Introduction to Ubuntu 20.04 Focal Fossa
With the latest 20.04 Long Term Support (LTS) release of Ubuntu Linux a lot of exciting new features and improvements has been added. The Ubuntu developers have been working hard on this release that is scheduled for April 23rd. The 20.04 release will feature the 5.4 kernel and Gnome 3.36, this release will be supported for 5 years.
Whats New in Ubuntu 20.04 Focal Fossa
Ubuntu 20.04 comes with a flicker-less booting experience and will now show the computers O.E.M. logo which you see with Windows 10. Ubuntu 20.04 will be coming with a brand new theme called Yaru, Yaru will ship with a default theme light theme and dark theme.
The Amazon app is not be available anymore (yay) due to poor ratings, and many bugs.
ExFat will be available, which is being developed by Microsoft, this also makes Ubuntu more compatible with a wide variety of different devices.
Ubuntu 20.04 Gnome is at version 3.36 which has many improvements in responsiveness which also includes a brand new lock screen. This theme also include a dark mode (which could be switched automatically with a user script). Gnome 3.36 also introduces the long awaited Do not Disturb toggle. So if you are working and don’t wish any notifications from applications you can enable this feature to stop notifications from popping up.
Ubuntu 20.04 also include a virtual private network (VPN) client WireGuard which will bring more security and privacy to Ubuntu Linux users, WireGuard VPN will also be back-ported to Ubuntu 18.04.
- Support for the Intel and AMD Graphics Processing Units (GPUs).
- Native ExFat support;
This will eliminates the 4GB filesystem size limit the File Allocation Table (FAT) suffers from, This will give Ubuntu 20.04 a wider support for other hardware and devices.
- VirtIO-FS integration for file and folder sharing between virtual machines (VMs).
VirtIO-FS integration in the Linux kernel debuted with the release of Linux kernel 5.4. This merge gives you quicker file and folder transfers between the host system and guest operating systems via virtual machines (VMs) than the previous VirtIO-8 and VirtIO-9P. VirtIO-FS integration employs FUSE to export the directories from the host virtual machine (VM) and mounts them onto guest virtual machine (VM) more expeditiously than in the past. Besides the improved file transfer speeds, VirtIO-FS features better POSIX compliance and integrates QEMU support in Linux kernel 5.4.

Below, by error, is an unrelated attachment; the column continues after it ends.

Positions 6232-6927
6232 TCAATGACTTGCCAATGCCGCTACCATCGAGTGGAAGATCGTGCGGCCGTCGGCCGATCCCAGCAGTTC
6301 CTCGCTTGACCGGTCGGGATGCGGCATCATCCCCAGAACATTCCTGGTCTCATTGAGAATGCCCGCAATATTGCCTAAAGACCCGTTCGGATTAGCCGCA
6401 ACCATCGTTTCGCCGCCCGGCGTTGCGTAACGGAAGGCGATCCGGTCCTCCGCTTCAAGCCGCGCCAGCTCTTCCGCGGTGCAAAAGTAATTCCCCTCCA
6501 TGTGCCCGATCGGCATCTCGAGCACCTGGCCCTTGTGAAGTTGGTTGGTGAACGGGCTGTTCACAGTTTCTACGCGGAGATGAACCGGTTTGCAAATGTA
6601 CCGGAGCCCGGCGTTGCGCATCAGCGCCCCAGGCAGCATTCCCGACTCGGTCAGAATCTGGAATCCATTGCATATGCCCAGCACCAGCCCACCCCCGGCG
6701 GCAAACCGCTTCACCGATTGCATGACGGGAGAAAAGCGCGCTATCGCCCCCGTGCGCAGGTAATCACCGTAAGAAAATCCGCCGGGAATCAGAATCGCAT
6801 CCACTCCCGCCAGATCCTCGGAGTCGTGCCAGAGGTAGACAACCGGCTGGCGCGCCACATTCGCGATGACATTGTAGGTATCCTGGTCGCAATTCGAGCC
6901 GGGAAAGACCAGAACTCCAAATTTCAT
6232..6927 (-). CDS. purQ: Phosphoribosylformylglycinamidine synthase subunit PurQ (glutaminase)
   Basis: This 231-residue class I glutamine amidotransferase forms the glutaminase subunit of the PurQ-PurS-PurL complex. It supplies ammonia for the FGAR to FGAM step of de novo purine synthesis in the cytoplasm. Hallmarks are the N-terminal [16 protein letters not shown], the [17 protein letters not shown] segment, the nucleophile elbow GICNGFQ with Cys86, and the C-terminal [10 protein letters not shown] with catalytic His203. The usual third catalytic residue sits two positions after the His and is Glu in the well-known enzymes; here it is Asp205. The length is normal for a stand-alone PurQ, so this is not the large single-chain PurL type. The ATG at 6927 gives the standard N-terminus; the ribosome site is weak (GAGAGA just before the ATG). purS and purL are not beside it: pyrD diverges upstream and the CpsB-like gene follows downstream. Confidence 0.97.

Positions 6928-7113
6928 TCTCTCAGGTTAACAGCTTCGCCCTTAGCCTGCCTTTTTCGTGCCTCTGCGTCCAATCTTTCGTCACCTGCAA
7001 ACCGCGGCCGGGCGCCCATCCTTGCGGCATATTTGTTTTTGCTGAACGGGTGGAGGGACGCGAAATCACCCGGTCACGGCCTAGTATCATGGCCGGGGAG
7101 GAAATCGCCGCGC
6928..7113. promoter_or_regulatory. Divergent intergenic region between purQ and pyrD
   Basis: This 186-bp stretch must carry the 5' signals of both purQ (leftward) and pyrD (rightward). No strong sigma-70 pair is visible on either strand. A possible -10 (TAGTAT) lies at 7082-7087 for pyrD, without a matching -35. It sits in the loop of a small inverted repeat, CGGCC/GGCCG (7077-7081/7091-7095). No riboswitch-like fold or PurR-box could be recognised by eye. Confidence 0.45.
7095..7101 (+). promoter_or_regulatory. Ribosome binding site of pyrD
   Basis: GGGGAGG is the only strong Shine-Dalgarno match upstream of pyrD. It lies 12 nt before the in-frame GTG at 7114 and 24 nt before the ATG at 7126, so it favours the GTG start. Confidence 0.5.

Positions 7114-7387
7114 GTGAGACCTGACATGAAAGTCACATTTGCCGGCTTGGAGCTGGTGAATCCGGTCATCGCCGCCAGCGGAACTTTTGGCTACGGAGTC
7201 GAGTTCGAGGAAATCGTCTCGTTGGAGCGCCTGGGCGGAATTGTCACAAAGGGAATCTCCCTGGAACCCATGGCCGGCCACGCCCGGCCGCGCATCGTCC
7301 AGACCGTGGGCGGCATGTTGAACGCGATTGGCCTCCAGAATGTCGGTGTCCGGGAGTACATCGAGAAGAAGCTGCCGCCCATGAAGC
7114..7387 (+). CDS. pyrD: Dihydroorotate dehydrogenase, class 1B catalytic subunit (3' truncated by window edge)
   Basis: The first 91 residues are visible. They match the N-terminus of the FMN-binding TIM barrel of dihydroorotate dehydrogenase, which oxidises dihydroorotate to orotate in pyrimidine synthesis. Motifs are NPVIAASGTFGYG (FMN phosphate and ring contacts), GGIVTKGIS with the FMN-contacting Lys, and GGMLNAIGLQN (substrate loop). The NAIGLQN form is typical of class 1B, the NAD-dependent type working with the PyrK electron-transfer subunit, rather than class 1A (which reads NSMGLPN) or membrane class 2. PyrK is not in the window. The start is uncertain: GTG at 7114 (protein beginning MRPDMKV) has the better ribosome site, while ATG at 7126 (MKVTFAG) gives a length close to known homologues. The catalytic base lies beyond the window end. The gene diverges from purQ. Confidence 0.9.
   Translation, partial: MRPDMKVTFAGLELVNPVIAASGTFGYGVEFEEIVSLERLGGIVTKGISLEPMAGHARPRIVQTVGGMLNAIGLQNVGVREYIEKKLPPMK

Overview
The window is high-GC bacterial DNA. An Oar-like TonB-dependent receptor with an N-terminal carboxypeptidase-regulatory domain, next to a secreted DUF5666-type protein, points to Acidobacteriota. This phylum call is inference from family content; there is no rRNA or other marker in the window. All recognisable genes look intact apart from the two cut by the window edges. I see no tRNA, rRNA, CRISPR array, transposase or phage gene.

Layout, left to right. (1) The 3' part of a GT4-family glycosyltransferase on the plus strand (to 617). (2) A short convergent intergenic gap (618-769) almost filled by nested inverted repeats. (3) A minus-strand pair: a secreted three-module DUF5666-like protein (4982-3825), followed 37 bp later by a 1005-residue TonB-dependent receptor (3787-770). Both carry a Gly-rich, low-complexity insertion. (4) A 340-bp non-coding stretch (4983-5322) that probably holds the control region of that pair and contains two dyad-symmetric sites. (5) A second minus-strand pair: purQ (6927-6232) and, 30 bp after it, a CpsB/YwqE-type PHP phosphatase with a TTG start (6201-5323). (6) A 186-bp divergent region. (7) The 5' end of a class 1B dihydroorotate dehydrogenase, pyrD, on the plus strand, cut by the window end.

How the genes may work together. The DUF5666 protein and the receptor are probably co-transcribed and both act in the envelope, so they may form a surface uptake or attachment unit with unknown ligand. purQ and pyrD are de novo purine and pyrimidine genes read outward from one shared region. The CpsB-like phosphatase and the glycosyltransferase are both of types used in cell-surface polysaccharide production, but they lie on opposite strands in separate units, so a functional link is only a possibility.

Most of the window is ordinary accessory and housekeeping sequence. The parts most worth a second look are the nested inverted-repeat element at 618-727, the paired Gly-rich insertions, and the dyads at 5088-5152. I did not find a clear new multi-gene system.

- Support for Realtek RTL8125 network chips.
- Much better XFS support.
Ubuntu Software Center is replaced by Snap Store.
The Snap Store (snap-store) replaces Ubuntu software center as the default tool for finding and installing packages and snaps.
Of course not everything is perfect (sadly enough) Some bugs could not be fixed in time of release, and some of them are major (shrugs).
- #1822026 Date reported 2019-03-28: nouveau drivers can cause crashes and freezes on some hardware, if that happens you have to select safe mode and install the NVidia proprietary drivers.
- #1824905 Date reported 2019-04-16: When selecting install 3rd party drivers causes a long delay before the next step becomes available.
- #1870736 Date reported 2020-04-04: Fractional Scaling does not work with the NVidia Proprietary drivers.
- #1845801 Date reported 2019-09-28: Automatic login doesn’t work with the NVidia Proprietary drivers.
With other words NVidia with Gnome 3.36 have some serious issues together. Hopefully this will be fixed before the first point release (which in my opinion should). The Quality control is terrible at Canonical, with high priority bugs sitting there for over a year that should never be an issue if you are serious about your product you put out. All these bugs should have been fixed.
Ubuntu had some great releases and terrible releases in the past. This release is great but has some sharp edges especially the NVidia driver issues that should’ve been fixed a year ago shouldn’t even be an issue at all in the final release, besides this issue this release is one of the great ones with a lot of great “new” features.
I give this release a 9/10 and its definitely worth a try, but you’d need a descent system as Ubuntu 20.04 requires as a minimum a dual core 2GHz processor, and 4GB or RAM (system memory) and 25GB of system storage. And for 3D graphic effects you will need a ATI or NVidia 3D graphic accelerated videocard/GPU. If your system doesn’t support it, you could try one of the other “flavors” like Xubuntu which uses XFCE, or Lubuntu which uses LXQT, Ubuntu Mate which uses the Mate desktop. Or ZorinOS which is the one I use.
you can download the latest version of Ubuntu 20.04 here